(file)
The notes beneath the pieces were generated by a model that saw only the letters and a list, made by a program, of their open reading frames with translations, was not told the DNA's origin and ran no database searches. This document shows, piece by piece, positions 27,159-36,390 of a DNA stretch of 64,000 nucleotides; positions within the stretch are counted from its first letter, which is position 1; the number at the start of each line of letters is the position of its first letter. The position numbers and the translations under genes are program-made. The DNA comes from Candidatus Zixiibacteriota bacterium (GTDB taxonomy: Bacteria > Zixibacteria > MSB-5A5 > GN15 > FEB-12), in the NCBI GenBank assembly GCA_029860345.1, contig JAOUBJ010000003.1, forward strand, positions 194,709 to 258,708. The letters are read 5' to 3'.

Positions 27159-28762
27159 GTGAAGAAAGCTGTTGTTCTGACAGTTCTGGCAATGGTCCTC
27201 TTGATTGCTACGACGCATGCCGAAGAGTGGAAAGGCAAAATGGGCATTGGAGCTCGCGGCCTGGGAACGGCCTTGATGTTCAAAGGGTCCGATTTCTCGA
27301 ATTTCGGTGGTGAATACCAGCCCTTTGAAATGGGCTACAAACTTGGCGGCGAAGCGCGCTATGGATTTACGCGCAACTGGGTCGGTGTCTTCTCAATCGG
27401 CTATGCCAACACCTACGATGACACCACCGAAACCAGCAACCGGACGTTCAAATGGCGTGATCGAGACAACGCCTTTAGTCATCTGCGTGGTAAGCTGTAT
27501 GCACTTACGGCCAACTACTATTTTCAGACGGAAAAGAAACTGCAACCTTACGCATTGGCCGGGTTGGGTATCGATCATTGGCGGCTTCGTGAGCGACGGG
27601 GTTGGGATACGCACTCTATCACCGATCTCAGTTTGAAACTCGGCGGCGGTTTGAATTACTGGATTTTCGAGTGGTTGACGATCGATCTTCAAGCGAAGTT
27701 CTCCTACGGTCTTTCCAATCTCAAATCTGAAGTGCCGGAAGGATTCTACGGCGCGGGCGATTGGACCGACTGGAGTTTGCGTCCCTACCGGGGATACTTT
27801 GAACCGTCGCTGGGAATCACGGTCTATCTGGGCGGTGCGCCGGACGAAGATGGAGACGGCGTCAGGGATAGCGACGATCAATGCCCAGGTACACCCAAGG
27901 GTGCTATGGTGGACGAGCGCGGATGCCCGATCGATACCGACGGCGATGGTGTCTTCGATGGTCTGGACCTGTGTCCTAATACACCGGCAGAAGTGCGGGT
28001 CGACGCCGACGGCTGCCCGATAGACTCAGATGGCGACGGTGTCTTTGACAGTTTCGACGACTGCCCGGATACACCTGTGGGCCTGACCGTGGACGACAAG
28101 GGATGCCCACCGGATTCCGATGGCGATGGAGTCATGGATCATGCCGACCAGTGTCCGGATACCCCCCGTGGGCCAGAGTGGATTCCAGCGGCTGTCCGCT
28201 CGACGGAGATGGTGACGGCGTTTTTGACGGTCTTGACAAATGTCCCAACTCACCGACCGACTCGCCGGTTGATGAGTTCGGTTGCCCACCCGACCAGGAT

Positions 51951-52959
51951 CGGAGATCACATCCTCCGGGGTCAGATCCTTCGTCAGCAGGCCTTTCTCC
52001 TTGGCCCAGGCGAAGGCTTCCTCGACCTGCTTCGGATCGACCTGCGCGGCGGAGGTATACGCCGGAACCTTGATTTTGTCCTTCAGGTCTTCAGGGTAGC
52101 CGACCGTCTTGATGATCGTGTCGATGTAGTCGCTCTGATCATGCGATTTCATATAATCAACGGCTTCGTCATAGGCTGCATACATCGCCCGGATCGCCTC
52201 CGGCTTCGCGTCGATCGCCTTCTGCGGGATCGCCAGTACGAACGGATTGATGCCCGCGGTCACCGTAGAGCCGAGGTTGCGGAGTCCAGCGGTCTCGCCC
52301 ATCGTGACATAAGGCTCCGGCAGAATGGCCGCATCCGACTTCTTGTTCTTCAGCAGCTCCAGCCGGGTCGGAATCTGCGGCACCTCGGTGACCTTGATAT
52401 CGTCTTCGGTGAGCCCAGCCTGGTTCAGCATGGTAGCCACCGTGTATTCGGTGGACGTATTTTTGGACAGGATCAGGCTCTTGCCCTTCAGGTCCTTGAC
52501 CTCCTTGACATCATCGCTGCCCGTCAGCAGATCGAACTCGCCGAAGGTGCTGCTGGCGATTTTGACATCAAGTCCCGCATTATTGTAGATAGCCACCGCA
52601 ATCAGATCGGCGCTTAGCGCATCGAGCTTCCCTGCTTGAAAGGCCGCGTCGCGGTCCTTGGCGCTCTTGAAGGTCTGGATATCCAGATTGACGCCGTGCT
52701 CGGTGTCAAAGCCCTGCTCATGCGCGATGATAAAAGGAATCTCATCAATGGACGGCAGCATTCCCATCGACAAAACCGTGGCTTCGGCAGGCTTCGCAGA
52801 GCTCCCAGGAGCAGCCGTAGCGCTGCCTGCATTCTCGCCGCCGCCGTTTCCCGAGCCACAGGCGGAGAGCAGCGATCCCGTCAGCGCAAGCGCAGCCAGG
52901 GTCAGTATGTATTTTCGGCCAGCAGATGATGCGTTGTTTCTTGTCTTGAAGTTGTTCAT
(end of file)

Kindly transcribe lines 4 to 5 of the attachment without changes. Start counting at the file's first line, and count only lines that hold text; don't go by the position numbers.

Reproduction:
27201 TTGATTGCTACGACGCATGCCGAAGAGTGGAAAGGCAAAATGGGCATTGGAGCTCGCGGCCTGGGAACGGCCTTGATGTTCAAAGGGTCCGATTTCTCGA
27301 ATTTCGGTGGTGAATACCAGCCCTTTGAAATGGGCTACAAACTTGGCGGCGAAGCGCGCTATGGATTTACGCGCAACTGGGTCGGTGTCTTCTCAATCGG